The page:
FSA confirms relaxation of mortgage endowment time bar rules

The Financial Services Authority yesterday published its policy statement on relaxing time bars for mortgage endowment complaints.

The rule changes will reduce the risk that some endowment policyholders who may have been mis-sold policies will miss the opportunity to complain because they did not realise they had a potential claim and failed to act in time.

Some consumers, however, still face the risk of being too late to complain if they feel they were mis-sold to. There are hundreds of thousands of consumers who received reprojection letters in 2000 which indicated a likely shortfall in their policies and who subsequently received a second letter. If policyholders originally received a red letter and believe they were mis-sold to they must complain within three years of first receiving information about their situation, otherwise the Financial Ombudsman Service will not be able to review their cases.

The FSA is highlighting the need for these consumers to act now. It will be using its website and consumer helpline to get this message across and hopes that other organisations with similar objectives will support its work.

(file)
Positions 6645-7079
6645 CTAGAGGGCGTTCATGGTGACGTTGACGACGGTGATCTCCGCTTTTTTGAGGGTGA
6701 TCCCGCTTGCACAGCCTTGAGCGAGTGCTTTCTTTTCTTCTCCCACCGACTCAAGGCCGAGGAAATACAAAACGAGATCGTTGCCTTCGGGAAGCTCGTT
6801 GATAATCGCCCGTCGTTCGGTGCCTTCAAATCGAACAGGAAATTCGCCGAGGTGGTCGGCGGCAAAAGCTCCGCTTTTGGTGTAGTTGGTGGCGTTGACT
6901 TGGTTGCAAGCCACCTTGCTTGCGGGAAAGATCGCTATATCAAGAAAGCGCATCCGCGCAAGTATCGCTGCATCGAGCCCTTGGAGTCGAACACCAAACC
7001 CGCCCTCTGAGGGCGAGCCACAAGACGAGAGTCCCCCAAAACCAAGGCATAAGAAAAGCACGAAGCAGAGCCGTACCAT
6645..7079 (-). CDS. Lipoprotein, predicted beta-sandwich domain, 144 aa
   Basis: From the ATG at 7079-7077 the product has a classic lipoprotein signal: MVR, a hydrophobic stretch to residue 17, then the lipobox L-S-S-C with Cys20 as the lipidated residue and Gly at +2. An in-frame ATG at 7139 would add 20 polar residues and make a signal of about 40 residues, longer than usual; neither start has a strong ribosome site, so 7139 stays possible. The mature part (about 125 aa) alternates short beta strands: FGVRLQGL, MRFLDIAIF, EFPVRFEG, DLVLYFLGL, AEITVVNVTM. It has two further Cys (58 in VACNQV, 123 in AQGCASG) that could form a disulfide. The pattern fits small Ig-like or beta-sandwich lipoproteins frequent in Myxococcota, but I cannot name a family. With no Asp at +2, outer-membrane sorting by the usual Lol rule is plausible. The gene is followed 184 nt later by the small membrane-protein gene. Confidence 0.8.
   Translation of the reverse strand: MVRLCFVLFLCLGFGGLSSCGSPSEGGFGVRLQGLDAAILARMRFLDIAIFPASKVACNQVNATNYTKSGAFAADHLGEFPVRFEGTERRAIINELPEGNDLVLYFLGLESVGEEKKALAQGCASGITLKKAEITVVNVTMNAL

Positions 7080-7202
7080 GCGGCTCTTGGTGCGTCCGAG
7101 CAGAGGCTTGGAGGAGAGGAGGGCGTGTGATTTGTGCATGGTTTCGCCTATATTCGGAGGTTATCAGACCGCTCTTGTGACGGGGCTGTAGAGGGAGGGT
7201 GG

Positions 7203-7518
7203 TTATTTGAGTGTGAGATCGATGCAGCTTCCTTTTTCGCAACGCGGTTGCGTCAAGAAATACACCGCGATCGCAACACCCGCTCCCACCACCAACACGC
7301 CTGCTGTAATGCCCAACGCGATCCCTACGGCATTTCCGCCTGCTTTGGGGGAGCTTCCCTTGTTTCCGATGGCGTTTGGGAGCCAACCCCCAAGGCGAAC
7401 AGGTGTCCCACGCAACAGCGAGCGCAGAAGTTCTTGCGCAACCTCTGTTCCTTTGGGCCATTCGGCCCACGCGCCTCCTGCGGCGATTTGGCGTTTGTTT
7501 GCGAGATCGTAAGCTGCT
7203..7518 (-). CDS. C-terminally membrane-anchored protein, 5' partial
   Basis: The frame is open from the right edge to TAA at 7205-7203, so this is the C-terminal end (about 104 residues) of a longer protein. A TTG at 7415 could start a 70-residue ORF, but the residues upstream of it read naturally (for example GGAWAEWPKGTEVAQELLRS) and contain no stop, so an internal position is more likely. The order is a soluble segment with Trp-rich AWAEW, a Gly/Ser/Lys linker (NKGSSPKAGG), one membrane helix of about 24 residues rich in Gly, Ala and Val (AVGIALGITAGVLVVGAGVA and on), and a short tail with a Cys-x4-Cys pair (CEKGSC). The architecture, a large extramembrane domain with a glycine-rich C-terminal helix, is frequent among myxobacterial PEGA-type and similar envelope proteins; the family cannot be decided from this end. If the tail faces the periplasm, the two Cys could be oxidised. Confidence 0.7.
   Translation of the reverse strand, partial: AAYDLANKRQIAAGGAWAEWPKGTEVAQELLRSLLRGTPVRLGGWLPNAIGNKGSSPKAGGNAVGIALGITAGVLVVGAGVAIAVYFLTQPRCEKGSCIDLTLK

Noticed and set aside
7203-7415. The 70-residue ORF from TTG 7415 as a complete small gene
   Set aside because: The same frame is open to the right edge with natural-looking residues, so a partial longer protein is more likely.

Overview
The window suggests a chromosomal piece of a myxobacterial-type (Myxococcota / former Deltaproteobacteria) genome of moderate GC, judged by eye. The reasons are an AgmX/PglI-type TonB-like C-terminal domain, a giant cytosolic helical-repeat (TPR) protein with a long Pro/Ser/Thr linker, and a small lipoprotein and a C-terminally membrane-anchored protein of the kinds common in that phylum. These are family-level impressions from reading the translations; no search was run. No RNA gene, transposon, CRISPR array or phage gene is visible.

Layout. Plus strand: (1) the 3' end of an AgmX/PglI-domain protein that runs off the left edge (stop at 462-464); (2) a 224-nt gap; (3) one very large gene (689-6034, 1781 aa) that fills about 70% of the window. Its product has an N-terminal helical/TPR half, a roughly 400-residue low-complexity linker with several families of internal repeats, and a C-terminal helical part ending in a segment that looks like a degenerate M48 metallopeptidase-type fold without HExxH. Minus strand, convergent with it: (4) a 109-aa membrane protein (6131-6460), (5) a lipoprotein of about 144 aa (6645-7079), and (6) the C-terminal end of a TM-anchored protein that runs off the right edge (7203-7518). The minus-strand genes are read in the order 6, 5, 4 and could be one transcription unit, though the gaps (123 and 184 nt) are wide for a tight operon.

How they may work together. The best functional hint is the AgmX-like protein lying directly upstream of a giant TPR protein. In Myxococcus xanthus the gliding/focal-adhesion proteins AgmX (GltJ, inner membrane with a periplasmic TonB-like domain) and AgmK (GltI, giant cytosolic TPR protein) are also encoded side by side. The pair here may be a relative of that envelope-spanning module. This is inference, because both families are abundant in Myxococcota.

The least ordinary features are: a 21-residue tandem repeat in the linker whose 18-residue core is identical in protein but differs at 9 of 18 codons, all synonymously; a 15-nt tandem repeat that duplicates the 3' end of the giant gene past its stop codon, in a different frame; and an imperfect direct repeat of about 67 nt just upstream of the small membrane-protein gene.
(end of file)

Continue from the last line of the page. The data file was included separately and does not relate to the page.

FSA managing director John Tiner says: “This move will clarify the position for those considering making a complaint and help ensure that consumers have time to complain if they believe they were mis-sold to. Some people will have received their first letter three years ago and time will be running out – they must decide now whether they wish to complain.

“We will continue to work with the industry, consumer groups and others to ensure that all consumers have accurate information on their positions and what options they face to enable them to act accordingly. For anyone facing a potential mortgage shortfall, however it has been caused, the most pressing need is to decide what steps they need to take to sort out the problem.”

The Consumers&#39 Association has welcomed the FSA&#39s call to consumers to complain and has called on consumers to follow the FSA&#39s advice.

CA director Sheila McKechnie says: “The FSA has made an emergency call to all consumers who received a red reprojection letter in early 2000, which warned of the high risk that the endowment policy would not pay out the target amount at the end of the term.”

The FSA has detailed the action that needs to be taken in different circumstances:

• A red reprojection letter (“there is a high risk that your endowment policy will not pay out the target amount at the end of the term”) and not an amber or a green is to be regarded as notice of the potential for loss needed for time to start running. The normal three-year period would be extended where necessary to allow complainants six months after the receipt of a further reprojection letter, regardless of its colour, or other reminder within which to complain.

• More generally and not confined to just mortgage endowment complaints, a complaint will be regarded as made in time if, within the relevant period, it has been lodged with the firm (and can be shown to have been acknowledged) or with the Ombudsman.